What is stress?
I don’t need to tell you what stress is in terms of how it makes you feel. I’m sure you are too familiar with it. But what is stress, why does it occur? To put it simply, stress is your body’s reaction to any sort of perceived threat. Perceived meaning it could be a very real threat or it could be something you are imagining. Either way, when you feel threatened or sense danger, the automatic defense system in your body jumps into action – literally – and the process known as your “fight or flight” response occurs. During this stress response, a chemical reaction occurs in your body and adrenaline, dopamine, and cortisol are released – you start breathing faster, your heart rate increases, your muscles tighten and your blood pressure begins to rise.
The situations that provoke this response are known as stressors, and while we generally think of stressors as being negative, (work is piling up, a family member is sick, etc), anything that places a high demand on your time and/or attention can be stressful, including positive events like moving, getting a new job – even exercise, something often seen as a stress-reliever is itself a stressor on your body as well.
Stress can be helpful.
The stress response is your body trying to protect you from something deemed harmful. Stress can also help you stay alert, focused on the task at hand, perform better under pressure, rise to meet challenges, motivate you to do your best, and even give you energy. In an emergency, it can even save your life.
But your body can only handle so much stress, good or bad, and beyond that point, stress stops being helpful and can cause major issues in nearly every system in your body, negatively affecting your health, mood, and overall well-being.
Stress is mostly harmful.
So, the stress reaction helps us get the job done – at work or when we are in actual danger –
but stress becomes a problem when it is constantly working in overdrive, sending out the stress response over non-threatening issues and disrupting your health and quality of life.
I’m talking serious health problems! Chronic stress can leave you with a greater vulnerability to illness as it suppresses your immune system. It can increase the risk of heart disease, heart attack and stroke. It can cause muscle pain, digestive issues, skin conditions, and weight gain. Stress even effects with your brain, leading to clouded thinking and memory problems, potentially causing anxiety, depression, insomnia. Creativity, productivity, and motivation suffers too when you are chronically stressed. Not to mention the bad behaviors that stress often causes you to do, like drinking alcohol, smoking, biting your nails, making unhealthy food choices, sleepless nights, mood swings, etc.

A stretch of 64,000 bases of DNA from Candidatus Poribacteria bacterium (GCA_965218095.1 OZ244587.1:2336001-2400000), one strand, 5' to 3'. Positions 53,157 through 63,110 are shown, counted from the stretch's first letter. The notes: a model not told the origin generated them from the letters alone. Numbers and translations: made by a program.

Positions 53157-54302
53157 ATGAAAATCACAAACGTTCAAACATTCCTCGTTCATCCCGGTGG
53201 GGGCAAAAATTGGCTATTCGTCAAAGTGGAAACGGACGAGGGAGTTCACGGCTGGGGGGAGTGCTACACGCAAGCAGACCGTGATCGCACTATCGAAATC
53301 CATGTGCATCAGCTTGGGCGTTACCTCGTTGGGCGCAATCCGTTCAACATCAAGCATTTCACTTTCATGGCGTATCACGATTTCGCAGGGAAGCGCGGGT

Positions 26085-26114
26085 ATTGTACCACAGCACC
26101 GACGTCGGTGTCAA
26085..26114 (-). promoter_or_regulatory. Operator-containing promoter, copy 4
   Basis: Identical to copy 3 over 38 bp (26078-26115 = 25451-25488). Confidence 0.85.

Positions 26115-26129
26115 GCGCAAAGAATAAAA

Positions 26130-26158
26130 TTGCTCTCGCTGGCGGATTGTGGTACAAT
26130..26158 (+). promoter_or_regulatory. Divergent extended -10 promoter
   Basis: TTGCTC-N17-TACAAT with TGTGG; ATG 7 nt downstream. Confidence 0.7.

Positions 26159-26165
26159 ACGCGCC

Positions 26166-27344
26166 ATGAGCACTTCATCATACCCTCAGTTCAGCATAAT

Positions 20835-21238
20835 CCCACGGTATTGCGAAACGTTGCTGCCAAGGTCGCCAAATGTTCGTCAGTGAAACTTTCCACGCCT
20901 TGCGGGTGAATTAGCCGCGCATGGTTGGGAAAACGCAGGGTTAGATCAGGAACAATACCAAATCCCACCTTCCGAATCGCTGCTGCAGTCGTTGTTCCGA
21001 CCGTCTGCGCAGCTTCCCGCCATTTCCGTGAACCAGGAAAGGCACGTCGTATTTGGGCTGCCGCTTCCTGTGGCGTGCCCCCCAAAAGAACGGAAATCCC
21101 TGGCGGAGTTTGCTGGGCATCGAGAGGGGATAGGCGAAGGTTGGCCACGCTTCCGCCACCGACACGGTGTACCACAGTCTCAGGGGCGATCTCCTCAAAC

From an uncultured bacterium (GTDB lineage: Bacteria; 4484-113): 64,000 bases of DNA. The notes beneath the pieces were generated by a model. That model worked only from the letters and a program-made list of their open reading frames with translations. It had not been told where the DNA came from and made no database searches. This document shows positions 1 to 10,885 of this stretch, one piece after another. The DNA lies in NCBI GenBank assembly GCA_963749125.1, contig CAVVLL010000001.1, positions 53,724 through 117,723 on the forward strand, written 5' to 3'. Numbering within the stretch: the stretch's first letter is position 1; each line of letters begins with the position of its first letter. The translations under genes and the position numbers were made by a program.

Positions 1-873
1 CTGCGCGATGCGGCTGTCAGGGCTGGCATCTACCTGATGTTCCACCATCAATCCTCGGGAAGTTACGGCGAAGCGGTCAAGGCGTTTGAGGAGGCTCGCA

Stress Management through healthy habits.
Listen! You deserve better than to be in this constant state of worry and stress. When you’re stuck functioning in fight-or-flight mode, your mind and body suffers… tremendously! You can take action to protect yourself from these negative consequences of stress and re-balance your nervous system in two ways:
- reduce your stressors as much as possible
- and increase your ability to deal with stress through healthy habits.
By reducing your stressors I mean try to avoid the things that stress you out in the first place. Things like limiting interactions with emotionally draining friends or coworkers, saying “no” to things you don’t really want to do, or walking away from conflicts that don’t serve you or anyone else.
These things aren’t always possible, however, so my other strategy is to start incorporating healthy habits and self-care practices into your daily routine to increase your ability to deal with the everyday stress of life. You can try to get more, better quality sleep, focus on eating a healthy diet while reducing caffeine and sugar, exercise regularly, do physical activities you really enjoy, dedicate time in your workouts to do some stress-relieving stretches. You can also go outside, get some fresh air! It really does help!